Food shopping. Picking up cat medication. Going to the bank. Household chores.
This is how I spent a good portion of my day. Despite these dreary tasks (running amid raindrops and shielding myself from the cold, gusty wind), I managed to read another 50 pages into my current read: Song of Solomon, by Toni Morrison. This is my first Morrison novel – and I picked it up with a little reluctance. Although I have heard rave reviews about Beloved and The Bluest Eye, Morrison’s Song of Solomon has garnered mixed reactions. I’d heard about Morrison’s lively prose…but also about her tendency to delve into mystical realism and heavy symbolism – aspects of literature which usually stop me cold. But, this book came up as a group read on my Banned Books group, and so I decided to forge ahead with it.
Morrison writes in the forward about the death of her father and how she mourned him, and mourned the loss of the daughter who had lived in his head. In working through her grief, she began to seek his advice after his death:
This intrigued me, and made me view what I was about to read in a different way. Morrison, who is known for her strong female POV, had chosen to write a novel whose muse was male – specifically her father. Perhaps because I feel the connection between myself and my own father more difficult as he gradually slips into dementia, Morrison’s thoughts about her father and the impact his life and subsequent death had on her writing spoke to me. In any case, it opened my mind to the novel and as I began to read the first chapter I was pulled instantly into the story.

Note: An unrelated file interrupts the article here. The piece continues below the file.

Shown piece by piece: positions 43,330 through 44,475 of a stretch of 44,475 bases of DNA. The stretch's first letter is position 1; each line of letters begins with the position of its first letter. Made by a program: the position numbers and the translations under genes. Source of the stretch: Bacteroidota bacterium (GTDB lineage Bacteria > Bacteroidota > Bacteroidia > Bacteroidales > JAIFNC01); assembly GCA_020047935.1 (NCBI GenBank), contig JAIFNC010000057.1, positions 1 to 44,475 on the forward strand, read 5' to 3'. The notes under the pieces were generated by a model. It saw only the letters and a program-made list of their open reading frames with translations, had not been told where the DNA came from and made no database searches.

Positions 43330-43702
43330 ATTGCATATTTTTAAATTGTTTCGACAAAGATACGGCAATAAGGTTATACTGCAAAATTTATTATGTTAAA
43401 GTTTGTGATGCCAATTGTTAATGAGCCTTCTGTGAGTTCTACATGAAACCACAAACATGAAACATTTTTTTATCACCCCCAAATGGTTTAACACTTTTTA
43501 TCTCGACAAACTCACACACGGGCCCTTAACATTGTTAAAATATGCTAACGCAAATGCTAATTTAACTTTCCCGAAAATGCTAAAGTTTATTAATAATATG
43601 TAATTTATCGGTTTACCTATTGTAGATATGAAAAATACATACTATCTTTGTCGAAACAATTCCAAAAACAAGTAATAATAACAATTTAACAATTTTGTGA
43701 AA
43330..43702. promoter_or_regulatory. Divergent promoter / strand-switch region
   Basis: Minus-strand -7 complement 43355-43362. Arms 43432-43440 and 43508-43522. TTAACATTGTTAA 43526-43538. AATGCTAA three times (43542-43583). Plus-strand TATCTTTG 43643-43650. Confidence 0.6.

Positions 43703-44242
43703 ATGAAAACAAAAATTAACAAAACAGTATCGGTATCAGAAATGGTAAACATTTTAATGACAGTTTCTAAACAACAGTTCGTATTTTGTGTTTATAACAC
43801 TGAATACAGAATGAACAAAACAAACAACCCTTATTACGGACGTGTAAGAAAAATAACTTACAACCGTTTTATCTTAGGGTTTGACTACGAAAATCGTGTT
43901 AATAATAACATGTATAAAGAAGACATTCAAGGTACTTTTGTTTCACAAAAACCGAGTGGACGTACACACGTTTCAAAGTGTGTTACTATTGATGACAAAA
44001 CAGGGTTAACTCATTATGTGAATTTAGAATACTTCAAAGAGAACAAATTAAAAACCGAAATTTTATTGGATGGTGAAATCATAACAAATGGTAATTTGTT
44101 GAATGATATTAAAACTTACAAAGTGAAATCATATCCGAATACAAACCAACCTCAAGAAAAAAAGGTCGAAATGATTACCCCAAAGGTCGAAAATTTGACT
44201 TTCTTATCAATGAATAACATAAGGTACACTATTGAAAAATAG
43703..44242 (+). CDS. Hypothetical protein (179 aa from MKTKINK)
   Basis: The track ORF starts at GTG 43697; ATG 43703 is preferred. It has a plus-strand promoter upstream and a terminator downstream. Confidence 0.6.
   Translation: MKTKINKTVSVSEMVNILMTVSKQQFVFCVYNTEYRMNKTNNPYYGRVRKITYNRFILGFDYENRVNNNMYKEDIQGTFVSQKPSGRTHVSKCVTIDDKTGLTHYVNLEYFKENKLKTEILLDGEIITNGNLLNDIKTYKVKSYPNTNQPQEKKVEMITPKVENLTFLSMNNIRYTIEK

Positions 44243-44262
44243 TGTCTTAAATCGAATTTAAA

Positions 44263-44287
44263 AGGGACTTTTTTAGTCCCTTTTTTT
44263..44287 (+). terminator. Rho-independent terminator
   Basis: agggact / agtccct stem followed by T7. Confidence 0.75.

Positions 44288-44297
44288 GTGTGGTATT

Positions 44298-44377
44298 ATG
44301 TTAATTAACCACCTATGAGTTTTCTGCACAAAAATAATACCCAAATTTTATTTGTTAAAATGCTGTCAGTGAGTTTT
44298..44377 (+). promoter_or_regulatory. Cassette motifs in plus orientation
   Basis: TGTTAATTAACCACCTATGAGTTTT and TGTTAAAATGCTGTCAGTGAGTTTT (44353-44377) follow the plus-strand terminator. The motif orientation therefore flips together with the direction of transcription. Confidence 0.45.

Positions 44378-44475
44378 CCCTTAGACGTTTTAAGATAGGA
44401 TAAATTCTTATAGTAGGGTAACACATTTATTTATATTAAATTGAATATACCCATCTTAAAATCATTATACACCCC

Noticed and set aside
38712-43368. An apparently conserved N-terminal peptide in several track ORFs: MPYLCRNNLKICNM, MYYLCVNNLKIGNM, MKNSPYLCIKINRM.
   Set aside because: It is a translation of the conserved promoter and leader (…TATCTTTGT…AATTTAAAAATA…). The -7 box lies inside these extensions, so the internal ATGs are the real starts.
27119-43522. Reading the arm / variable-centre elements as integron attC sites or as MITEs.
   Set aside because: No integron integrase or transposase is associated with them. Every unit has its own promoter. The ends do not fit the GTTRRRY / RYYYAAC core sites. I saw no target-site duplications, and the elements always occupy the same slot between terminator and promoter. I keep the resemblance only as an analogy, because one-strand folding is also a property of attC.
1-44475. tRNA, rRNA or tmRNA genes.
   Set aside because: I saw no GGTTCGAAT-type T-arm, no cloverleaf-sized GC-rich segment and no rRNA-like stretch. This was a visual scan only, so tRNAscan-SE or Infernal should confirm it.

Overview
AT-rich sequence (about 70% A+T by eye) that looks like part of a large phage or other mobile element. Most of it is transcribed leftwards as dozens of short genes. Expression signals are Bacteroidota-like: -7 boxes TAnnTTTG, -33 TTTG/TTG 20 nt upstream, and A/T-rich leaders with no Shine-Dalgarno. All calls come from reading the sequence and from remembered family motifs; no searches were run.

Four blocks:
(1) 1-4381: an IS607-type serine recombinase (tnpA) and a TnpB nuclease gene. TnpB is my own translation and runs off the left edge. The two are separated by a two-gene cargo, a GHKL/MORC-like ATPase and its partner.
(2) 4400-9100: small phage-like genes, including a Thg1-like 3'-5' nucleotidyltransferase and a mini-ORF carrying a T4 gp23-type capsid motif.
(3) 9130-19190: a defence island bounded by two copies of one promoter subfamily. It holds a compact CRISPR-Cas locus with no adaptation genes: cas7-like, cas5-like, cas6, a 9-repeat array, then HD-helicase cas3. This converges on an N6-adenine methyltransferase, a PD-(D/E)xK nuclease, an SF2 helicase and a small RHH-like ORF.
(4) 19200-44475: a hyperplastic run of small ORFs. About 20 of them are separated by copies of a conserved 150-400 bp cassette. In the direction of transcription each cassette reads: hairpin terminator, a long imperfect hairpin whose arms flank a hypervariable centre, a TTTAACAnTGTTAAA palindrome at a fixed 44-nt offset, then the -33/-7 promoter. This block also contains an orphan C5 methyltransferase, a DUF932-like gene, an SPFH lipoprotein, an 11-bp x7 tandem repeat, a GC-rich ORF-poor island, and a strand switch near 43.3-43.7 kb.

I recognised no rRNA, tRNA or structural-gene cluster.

Song of Solomon is about a black family – Macon and Ruth Dead and their three children … Milkman, Corinthians, and Magdalene called Lena. The novel opens with a man attempting to fly and therefore diving to his death off of Mercy (referred to as No Mercy) Hospital in 1931. This sets the tone for the rest of the novel – a novel about flight…mystical, triumphant, and disturbing.
I am half way through Morrison’s beautifully written novel, and am engrossed. I care about the characters, even those I don’t particularly like. I should finish this one by tomorrow and plan to write a more in depth review then.
In other reading this past week, I finished J.M. Coetzee’s Life and Times of Michael K (read my review) as well as Alentejo Blue, by Monica Ali (read my review). I liked them both (more so Ali’s than Coetzee’s…but with Coetzee the reader has to wrack their brain a bit more and so the joy in reading comes mostly from the understanding of the bigger issues at the end).
I think I will be in the mood for something lighter, less thought provoking after I’ve finished the Morrison book.